But the nearness of GAC and the R1b in Polish CWC is also good evidence to keep a keen eye on.

rms2
07-09-2017, 04:42 PM
I need to read this paper (https://www.academia.edu/11325848/The_dogma_of_the_Iberian_origin_of_the_Bell_Beaker _attempting_its_deconstruction) again in light of Olalde et al.

rms2
07-09-2017, 05:25 PM
I need to read this paper (https://www.academia.edu/11325848/The_dogma_of_the_Iberian_origin_of_the_Bell_Beaker _attempting_its_deconstruction) again in light of Olalde et al.

I just finished rereading it. I urge everyone to read or reread that paper. IMHO, Olalde et al tends to make Jeunesse a prophet.

He was right.

R.Rocca
07-09-2017, 05:37 PM
I just finished rereading it. I urge everyone to read or reread that paper. IMHO, Olalde et al tends to make Jeunesse a prophet.

He was right.

I am more inclined to say that Sangmeister and his "Rückstrom" theory was a prophet.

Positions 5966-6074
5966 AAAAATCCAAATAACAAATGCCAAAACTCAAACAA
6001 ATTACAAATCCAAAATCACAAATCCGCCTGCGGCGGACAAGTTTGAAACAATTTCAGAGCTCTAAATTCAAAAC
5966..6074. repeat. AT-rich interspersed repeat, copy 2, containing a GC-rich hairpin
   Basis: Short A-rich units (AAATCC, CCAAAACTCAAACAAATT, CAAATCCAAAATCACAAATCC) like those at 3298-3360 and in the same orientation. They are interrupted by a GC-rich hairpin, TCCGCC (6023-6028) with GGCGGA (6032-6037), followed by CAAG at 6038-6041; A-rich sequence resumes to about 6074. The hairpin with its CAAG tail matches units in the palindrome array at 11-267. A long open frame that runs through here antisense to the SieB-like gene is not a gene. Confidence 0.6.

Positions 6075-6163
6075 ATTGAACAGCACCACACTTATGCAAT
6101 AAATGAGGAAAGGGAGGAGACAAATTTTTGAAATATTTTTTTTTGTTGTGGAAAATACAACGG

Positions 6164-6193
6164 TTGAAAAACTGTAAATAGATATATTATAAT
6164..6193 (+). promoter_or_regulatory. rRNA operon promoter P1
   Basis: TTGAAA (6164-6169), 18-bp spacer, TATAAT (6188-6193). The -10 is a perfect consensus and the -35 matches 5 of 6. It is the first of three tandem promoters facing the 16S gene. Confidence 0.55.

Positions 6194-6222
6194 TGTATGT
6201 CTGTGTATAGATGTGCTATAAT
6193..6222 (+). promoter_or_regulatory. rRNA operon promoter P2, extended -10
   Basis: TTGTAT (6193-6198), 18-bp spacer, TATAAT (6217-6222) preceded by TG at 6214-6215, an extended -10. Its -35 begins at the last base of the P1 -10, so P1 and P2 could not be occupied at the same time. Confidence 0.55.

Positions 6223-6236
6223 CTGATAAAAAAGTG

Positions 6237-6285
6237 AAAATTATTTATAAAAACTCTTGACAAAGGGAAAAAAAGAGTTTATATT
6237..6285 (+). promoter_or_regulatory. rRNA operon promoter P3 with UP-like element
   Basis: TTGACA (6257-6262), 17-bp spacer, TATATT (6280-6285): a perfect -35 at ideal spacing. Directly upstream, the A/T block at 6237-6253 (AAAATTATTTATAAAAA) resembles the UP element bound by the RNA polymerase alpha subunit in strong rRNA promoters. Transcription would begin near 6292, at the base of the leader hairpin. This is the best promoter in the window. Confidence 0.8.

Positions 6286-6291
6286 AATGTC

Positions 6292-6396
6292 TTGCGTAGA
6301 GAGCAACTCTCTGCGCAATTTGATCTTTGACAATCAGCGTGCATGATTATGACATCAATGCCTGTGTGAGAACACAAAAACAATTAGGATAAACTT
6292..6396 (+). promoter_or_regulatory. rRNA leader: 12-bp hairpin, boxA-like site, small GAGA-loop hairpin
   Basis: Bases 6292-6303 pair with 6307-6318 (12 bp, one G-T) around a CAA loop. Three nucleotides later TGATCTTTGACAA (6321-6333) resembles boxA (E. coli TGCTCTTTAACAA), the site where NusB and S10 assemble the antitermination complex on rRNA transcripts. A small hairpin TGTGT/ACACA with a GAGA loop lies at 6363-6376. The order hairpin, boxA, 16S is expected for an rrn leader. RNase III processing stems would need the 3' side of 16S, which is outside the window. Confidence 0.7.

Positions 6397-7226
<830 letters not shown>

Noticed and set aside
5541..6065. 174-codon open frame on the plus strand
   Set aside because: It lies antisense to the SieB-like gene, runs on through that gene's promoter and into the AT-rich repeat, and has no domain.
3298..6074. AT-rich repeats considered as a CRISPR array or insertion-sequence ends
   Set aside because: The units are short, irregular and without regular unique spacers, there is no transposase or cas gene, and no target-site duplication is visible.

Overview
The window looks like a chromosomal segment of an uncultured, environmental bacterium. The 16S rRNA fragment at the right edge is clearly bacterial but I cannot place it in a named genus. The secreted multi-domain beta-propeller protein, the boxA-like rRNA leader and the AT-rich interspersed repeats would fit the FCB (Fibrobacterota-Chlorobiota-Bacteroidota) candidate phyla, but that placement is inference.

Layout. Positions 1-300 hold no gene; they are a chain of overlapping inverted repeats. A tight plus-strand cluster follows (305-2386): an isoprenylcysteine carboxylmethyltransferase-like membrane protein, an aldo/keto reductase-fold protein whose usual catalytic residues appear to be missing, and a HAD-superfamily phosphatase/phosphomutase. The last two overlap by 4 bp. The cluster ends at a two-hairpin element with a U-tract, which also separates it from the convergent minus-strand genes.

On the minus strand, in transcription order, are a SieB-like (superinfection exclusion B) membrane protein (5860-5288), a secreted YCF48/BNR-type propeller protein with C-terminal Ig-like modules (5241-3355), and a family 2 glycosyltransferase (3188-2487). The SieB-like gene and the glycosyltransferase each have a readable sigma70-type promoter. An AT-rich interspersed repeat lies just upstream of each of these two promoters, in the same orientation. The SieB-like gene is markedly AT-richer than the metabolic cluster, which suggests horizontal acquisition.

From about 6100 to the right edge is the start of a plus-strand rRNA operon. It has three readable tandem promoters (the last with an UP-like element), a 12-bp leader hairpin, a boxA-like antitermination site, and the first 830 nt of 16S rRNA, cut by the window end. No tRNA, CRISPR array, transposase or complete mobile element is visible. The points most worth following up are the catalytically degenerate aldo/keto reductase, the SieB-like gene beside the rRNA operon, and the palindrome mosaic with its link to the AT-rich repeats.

rms2
07-09-2017, 05:39 PM
I am more inclined to say that Sangmeister and his "Rückstrom" theory was a prophet.

Sangmeister assumes an Iberian origin. I think Jeunesse is right, Maritime Bell Beaker was a western peripheral development, and the disputed early Iberian rc dates are wrong.

Thus Bell Beaker always was a straight-up east-central European phenomenon derived from the Pontic steppe.

Iberia was a distraction.

razyn
07-09-2017, 06:51 PM
Iberia was a distraction.
That's a little strong, but thinking DF27 started there was a distraction. (It really does succeed better there, vis-a-vis other haplogroups, than elsewhere; but not only there, and not first there. Its present day strength among Basques was and remains a major distraction.) The Celtic-from-the-west distraction gets very little reinforcement from the aDNA.

MitchellSince1893
07-09-2017, 07:39 PM
Y-Haplogroup origins and pottery origins are not necessarily closely correlated. As previously discussed, the spread of pottery may be more tied to mtDNA.
Having said that; the protroding foot beaker trail is supportive of my current thoughts.